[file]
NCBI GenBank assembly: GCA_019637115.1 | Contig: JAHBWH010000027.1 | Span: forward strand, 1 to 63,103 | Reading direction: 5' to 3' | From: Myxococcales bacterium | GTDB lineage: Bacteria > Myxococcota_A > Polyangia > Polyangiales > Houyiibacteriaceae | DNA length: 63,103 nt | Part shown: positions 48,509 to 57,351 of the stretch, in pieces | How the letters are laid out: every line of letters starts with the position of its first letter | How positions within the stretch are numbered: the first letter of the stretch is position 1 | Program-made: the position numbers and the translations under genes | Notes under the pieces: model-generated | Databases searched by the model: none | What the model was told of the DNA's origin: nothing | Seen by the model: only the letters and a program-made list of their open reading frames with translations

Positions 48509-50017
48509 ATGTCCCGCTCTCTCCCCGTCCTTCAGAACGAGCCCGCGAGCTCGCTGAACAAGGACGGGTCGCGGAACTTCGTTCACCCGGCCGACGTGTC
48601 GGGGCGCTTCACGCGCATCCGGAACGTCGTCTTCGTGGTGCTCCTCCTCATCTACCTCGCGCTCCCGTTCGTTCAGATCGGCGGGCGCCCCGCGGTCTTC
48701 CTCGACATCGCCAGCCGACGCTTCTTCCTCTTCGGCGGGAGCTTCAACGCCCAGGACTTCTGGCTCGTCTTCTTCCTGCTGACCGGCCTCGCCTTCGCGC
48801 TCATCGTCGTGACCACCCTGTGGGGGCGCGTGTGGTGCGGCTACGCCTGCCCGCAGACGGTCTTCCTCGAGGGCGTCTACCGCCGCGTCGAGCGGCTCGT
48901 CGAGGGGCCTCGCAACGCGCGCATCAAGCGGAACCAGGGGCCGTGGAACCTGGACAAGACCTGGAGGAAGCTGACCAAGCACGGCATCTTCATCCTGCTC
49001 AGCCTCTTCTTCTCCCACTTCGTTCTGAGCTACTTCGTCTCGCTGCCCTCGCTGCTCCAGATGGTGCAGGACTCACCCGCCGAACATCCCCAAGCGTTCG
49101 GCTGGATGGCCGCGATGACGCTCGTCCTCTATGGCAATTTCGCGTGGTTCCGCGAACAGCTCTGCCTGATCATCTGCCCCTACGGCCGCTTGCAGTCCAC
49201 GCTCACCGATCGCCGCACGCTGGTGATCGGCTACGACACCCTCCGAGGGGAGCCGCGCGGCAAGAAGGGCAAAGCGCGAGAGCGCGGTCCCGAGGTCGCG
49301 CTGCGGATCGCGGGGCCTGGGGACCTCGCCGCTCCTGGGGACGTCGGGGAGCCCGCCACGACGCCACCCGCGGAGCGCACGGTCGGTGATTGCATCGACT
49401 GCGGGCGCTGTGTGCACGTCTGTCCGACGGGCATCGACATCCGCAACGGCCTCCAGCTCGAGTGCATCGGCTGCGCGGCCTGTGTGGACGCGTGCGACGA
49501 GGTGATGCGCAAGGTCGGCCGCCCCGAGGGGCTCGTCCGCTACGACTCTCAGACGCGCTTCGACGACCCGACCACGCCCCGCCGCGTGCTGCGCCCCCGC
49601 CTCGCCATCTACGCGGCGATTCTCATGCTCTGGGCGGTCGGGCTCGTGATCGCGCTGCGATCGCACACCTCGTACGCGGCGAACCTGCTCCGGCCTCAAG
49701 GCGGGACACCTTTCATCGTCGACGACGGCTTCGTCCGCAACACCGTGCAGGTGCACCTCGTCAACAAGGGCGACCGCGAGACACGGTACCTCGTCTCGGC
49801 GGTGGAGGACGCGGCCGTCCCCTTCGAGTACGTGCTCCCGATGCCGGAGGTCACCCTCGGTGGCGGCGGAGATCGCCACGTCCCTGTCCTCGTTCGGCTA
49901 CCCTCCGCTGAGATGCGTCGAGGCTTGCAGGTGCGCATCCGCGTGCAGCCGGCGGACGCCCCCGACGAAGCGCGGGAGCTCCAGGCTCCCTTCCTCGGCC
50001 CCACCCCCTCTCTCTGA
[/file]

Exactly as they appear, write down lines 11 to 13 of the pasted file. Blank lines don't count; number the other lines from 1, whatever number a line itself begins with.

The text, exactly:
49301 CTGCGGATCGCGGGGCCTGGGGACCTCGCCGCTCCTGGGGACGTCGGGGAGCCCGCCACGACGCCACCCGCGGAGCGCACGGTCGGTGATTGCATCGACT
49401 GCGGGCGCTGTGTGCACGTCTGTCCGACGGGCATCGACATCCGCAACGGCCTCCAGCTCGAGTGCATCGGCTGCGCGGCCTGTGTGGACGCGTGCGACGA
49501 GGTGATGCGCAAGGTCGGCCGCCCCGAGGGGCTCGTCCGCTACGACTCTCAGACGCGCTTCGACGACCCGACCACGCCCCGCCGCGTGCTGCGCCCCCGC